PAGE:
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The Changing Faces of Security

Slowly but surely installing North American security contractor companies are becoming more diverse. SSI’s fourth biannual Security Industry Demographic Census shows that changes along gender, race, ethnicity and other lines are transforming this historically homogenous business. The 2012 Census not only profiles and reveals the practices of a typical manager working in the industry today, but also operational facets of the businesses themselves.

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Diversification has been a buzz term for the installing security systems contractor community for some time. Never more so than the past few years when the recession has often rewarded those companies with irons in a multitude of fires rather than just eggs placed in a single basket. This, of course, is speaking to diversification of markets, products and services. However, there is another type of diversification that, while a bit more subtle, is also nevertheless taking place. It’s the changing composition of the industry’s managers and general personnel.

That trend along with many others pertaining to both people and businesses are revealed by SECURITY SALES & INTEGRATION‘s fourth biannual Security Industry Demographic Census. Conducted by the research team at SSI‘s parent company Bobit Business Media — with assistance from the Electronic Security Association (ESA), Central Station Alarm Association (CSAA), PSA Security Network and Reed Exhibitions (ISC organizer) — the 2012 study polled nearly 700 managers from all levels of installing security dealer and systems integration organizations.

Launched in 2005, the Census’ intent is to address a number of salient questions and quantify trends that enable tracking the industry’s evolution. The objectives include answering: Who are the people dedicated to promoting safety and protection? What types of individuals possess the business acumen and technical know-how to elevate electronic security and continue to drive the industry forward? Where do they come from? What is their experience? What are their beliefs? How do they run their companies? What are their commonalities and differences?

From a managerial standpoint, some of the most interesting developments revealed in the data include: more women, Hispanics and blacks in supervisory roles; a higher incidence of single managers with no children; a declining affiliation with the Republican party; a rise in those new to the industry; more varied past work experiences; a drop in those planning career in security; and a decline in owning and having monitored security systems. From a business standpoint, findings of note include: a sharp upswing in minorities throughout organizations; a strong push for sustainability; fewer family owned companies; and more community service efforts.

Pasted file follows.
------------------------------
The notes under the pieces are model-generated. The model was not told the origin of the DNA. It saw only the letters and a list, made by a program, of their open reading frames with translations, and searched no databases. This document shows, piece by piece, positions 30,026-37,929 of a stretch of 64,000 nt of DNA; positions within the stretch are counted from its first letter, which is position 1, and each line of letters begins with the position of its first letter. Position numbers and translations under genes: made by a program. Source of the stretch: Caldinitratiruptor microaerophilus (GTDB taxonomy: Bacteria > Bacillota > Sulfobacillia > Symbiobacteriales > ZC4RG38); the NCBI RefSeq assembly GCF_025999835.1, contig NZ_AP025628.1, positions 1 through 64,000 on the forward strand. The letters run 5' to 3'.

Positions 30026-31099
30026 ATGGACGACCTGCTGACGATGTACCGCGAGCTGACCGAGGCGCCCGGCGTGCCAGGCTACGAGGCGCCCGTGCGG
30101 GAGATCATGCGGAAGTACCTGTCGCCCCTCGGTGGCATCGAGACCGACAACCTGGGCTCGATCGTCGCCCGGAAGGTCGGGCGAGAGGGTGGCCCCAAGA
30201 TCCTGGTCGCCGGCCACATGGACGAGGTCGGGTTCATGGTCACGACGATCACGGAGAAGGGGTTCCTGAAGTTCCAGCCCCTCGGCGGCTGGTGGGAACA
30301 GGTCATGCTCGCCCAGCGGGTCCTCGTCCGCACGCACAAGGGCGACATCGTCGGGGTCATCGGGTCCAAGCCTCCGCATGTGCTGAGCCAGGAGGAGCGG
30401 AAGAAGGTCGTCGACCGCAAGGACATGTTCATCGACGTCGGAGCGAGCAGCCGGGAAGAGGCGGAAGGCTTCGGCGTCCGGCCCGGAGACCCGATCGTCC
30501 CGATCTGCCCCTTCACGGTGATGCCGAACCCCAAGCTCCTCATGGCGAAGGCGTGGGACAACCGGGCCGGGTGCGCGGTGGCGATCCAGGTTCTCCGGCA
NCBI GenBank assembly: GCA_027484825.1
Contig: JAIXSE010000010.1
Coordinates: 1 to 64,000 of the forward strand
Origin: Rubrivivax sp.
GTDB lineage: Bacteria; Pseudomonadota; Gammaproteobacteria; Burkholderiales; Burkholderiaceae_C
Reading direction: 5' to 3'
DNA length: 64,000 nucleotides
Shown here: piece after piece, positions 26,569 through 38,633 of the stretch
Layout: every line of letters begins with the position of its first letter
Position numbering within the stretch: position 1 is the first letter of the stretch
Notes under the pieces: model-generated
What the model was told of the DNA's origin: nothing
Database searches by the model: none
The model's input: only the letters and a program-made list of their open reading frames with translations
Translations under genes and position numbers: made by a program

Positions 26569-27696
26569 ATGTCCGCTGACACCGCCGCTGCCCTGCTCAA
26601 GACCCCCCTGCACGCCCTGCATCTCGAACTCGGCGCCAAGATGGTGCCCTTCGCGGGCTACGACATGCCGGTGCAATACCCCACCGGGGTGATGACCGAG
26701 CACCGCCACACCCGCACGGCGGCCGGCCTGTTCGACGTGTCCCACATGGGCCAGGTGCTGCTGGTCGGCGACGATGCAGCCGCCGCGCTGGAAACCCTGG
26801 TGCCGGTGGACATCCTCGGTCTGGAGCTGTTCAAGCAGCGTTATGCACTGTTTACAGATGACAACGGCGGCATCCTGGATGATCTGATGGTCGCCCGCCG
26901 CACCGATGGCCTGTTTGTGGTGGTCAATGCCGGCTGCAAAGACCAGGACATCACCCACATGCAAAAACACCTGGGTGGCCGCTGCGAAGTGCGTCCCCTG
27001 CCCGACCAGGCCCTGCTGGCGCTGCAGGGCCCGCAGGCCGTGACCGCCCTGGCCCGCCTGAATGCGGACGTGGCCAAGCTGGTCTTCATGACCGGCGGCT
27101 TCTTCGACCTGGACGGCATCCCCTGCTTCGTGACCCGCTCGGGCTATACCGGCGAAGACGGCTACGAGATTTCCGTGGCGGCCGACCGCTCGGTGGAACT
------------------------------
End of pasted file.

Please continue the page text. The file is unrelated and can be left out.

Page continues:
While the complexion of the industry’s people is changing, overall, security installation firms continue to be college-educated, Republican, 50-year-old Caucasian males who are married with two kids and have spent at least 16 years in the business. Get the full picture of where we’ve come from and where we’re heading as the 2012 Demographic Census unfolds in the ensuing graphs, charts and statistics.

View the 2012 Security Industry Demographic Census.

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Article Topics
Business Management · Research · Industry Research · Research - Security STATS · Security Industry Demographic Census · All Topics

About the Author
Scott Goldfine
Scott joined SECURITY SALES & INTEGRATION in October 1998 and has distinguished himself by producing award-winning, exemplary work. His editorial achievements have included blockbuster articles featuring major industry executives, such as Tyco Electronic Products Group Managing Director Gerry Head; Protection One President/CEO Richard Ginsburg; former Brink’s Home Security President/CEO Peter Michel; GE Interlogix President/CEO Ken Boyda; Bosch Security Systems President/CEO Peter Ribinski; and former SecurityLink President/CEO Jim Covert. Scott, who is an NTS Certified alarm technician, has become a respected and in-demand speaker at security industry events, including presentations at the Central Station Alarm Association (CSAA) Annual Meeting; California Alarm Association (CAA) Summer and Winter Conferences; PSA Security Network Conference; International Security Conference and Exhibition (ISC); and Security Industry Association (SIA) Forum. Scott often acts as an ambassador to mainstream media and is a participant in several industry associations. His previous experience as a cable-TV technician/installer and running his own audio company -- along with a lifelong fascination with electronics and computers -- prepared Scott well for his current position. Since graduating in 1986 with honors from California State University, Northridge with a degree in Radio-Television- Film, his professional endeavors have encompassed magazines, radio, TV, film, records, teletext, books, the Internet and more. In 2005, Scott captured the prestigious Western Publisher Maggie Award for Best Interview/Profile Trade for "9/11 Hero Tells Tale of Loses, Lessons," his October 2004 interview with former FDNY Commander Richard Picciotto, the last man to escape the Ground Zero destruction alive.
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Industry Research, Research - Security STATS, Security Industry Demographic Census